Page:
When your dog gives you those puppy eyes asking in their very best Oliver Twist acting voice ‘can I have some more?‘ don’t give in. If they give you hungry looks regularly start splitting up their food allowance throughout the day.
If your dog is in training, or maybe even in rehabilitation and needs treats for motivation then you can give them something different to kibble such as low calorie treats including carrots or broccoli.
Reward the good
If your dog vocalises for food the best thing to do is ignore it, it will eventually stop. When it stops, even if it’s a pause, give them a low calorie treat during the pause to reward the good behaviour.
Let’s get physical
I know it’s cold and dark outside but you’re going to have to step up the physical activity to burn those extra calories. We’ve outlined a couple of options to help you out below.
Stop the stealing
If you’ve got a dog on a diet and a dog or cat that’s not then you really need to feed them separately. Slamming down a pizza in front of your dieting spouse is grounds for divorce. The same goes for dogs and diets.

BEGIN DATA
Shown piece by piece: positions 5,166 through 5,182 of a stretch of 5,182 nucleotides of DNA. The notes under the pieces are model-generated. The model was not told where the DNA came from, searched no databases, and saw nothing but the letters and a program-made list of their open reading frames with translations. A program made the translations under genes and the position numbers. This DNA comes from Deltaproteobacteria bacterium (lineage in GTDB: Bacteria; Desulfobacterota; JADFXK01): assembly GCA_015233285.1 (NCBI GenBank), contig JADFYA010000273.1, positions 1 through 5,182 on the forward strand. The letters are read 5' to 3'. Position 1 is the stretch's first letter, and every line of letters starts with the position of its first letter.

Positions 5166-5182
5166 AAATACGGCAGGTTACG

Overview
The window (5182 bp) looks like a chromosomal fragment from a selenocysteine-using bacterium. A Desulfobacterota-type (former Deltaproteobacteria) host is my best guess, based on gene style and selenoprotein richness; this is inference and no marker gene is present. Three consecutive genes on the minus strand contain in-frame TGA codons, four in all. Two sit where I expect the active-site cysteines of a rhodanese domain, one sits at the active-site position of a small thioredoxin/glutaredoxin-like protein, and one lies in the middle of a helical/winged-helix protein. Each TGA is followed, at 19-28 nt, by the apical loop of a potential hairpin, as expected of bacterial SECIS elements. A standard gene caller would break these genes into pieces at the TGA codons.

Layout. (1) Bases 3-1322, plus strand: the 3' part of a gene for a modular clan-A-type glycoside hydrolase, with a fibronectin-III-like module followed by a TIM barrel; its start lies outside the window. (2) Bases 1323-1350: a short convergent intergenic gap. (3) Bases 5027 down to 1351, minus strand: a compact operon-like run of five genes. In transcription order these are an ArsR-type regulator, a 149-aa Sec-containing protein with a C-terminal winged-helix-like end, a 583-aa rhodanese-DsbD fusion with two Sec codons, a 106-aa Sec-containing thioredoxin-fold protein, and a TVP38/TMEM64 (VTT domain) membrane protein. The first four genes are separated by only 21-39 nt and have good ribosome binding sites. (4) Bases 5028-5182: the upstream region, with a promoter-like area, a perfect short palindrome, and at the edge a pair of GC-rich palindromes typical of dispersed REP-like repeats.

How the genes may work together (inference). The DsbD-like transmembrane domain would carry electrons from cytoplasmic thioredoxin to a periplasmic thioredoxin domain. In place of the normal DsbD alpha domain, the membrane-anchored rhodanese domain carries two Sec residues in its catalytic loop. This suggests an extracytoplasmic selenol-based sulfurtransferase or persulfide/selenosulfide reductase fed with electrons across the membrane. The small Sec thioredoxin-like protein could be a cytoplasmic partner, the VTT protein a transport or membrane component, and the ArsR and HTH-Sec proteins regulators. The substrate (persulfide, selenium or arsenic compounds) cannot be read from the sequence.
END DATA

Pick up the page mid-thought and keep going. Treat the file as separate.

Change the diet
Some dogs just don’t like the food you give them. There are a variety of diet foods on the market so you may have to offer a variety until you find one your dog likes.
Off the plateau
The weight loss plateau happens in all weight loss programs. The body needs time to adjust. With a little time and a few adjustments to the diet and exercise program, the weight loss will resume. This is a time when patience is needed.
Your dog doesn’t like the food. You spend more of the little time you have walking your dog. Your dog seems miserable. You have had enough and just want to give in! Consider joining an online support group where you can vent your frustrations and get support from other dog owners.